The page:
[youtube]OHs9IM_a0e0[/youtube]
Macdonald asks Britain for support for the National Government, the rhetoric is similar to today

Baldwin and later Chamberlains succession as leaders of a national government became even more of a farce as the Thirties drew to a close. The liberal party divided over coalition became steadily irrelevant as a political force whilst the conservative dominated government failed spectacularly to come to grips with the global financial crisis sparked off by the Wall Street Crash. Only under Chamberlain was there any sign of a plan B with the introduction of Holiday pay and moves to nationalise the coal fields but it was too little too late. Despite austerity driven appeasement the Second World War exploded destroying the vestiges of Britain’s Imperial security and ushering in the Modern Age.

Since 1945 Britain has been spared real coalition government until today. Coalitions in the past have destroyed reputations and political parties. Well might Nick Clegg look to the experience of the liberals after the Khaki coalition. Even more should he look to the fate of Ramsey Macdonald a man who should have been revered by the Labour party yet is still decried as a Judas for his betrayal of the movement. Twice before the liberal party has entered into peacetime coalition with the Tories, both times were disastrous for the party’s electoral fortunes but it is the Tory leadership that has most to learn from the past.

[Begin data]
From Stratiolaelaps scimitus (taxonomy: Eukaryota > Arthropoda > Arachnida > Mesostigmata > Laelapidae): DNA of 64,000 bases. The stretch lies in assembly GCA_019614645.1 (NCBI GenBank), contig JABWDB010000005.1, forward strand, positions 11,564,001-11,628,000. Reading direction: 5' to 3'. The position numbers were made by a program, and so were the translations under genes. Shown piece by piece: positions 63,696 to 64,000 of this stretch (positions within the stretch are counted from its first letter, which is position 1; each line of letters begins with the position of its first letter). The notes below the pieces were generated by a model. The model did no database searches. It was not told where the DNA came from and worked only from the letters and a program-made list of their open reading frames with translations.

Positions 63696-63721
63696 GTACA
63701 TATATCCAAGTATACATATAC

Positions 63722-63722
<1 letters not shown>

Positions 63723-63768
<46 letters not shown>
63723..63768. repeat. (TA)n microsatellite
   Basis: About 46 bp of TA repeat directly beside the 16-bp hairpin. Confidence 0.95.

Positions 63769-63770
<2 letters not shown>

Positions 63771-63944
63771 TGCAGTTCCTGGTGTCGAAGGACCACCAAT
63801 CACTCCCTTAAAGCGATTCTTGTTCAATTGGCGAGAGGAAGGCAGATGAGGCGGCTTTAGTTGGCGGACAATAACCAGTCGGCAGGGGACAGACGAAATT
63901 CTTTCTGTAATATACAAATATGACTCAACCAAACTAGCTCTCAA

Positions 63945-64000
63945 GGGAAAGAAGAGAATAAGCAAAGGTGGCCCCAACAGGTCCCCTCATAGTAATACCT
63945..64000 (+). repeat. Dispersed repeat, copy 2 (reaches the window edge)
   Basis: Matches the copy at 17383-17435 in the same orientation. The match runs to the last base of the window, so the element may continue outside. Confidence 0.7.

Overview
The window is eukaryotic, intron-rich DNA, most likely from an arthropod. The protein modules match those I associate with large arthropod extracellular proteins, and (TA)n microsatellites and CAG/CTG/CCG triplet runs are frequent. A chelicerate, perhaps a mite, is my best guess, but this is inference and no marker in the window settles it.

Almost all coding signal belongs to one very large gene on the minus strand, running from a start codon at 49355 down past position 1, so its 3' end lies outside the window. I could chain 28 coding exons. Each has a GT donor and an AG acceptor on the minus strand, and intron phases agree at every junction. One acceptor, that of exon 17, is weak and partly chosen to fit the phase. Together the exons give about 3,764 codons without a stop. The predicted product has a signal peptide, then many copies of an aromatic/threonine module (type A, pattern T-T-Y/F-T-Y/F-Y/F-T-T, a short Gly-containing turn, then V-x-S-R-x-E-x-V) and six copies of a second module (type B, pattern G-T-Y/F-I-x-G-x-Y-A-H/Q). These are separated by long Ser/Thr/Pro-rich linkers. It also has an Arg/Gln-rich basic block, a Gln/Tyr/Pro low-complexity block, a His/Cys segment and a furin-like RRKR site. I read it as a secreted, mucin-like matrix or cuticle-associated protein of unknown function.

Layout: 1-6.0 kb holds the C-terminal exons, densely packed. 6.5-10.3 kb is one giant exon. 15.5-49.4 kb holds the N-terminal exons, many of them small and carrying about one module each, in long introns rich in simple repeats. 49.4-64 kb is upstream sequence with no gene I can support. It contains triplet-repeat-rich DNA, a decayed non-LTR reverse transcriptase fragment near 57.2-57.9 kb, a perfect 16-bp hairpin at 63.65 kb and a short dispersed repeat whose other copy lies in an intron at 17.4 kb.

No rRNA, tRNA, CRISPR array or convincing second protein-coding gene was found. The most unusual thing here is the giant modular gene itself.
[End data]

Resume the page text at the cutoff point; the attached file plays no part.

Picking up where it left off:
The Tory party has been shaped in the twentieth century by its aversion to coalition. Many on the right have rejected the politics of this coalition projecting UKIP forward as challenge to the Cameroons leadership in the Tory shires. UKIP will never be an electoral power in the heartlands of the left but their ability to split the rightwing vote is Cameron’s biggest hurdle. Cameron faces not only defeat in 2015 but a strong UKIP vote could turn that into disaster. It could also be the saving of the Liberal party as a fractured conservative vote could save some of their marginal’s. The unravelling of this coalition has the power as in the past to destroy the reputations of both leaders and the electoral chances of both their parties. Perhaps being rejected in 2010 during the heady days of Cleggmania was not such a bad thing. By avoiding coalition Labour may just have dodged an electoral bullet. That is scant consolation for another two years of coalition under Cameron, but hope at least for the future.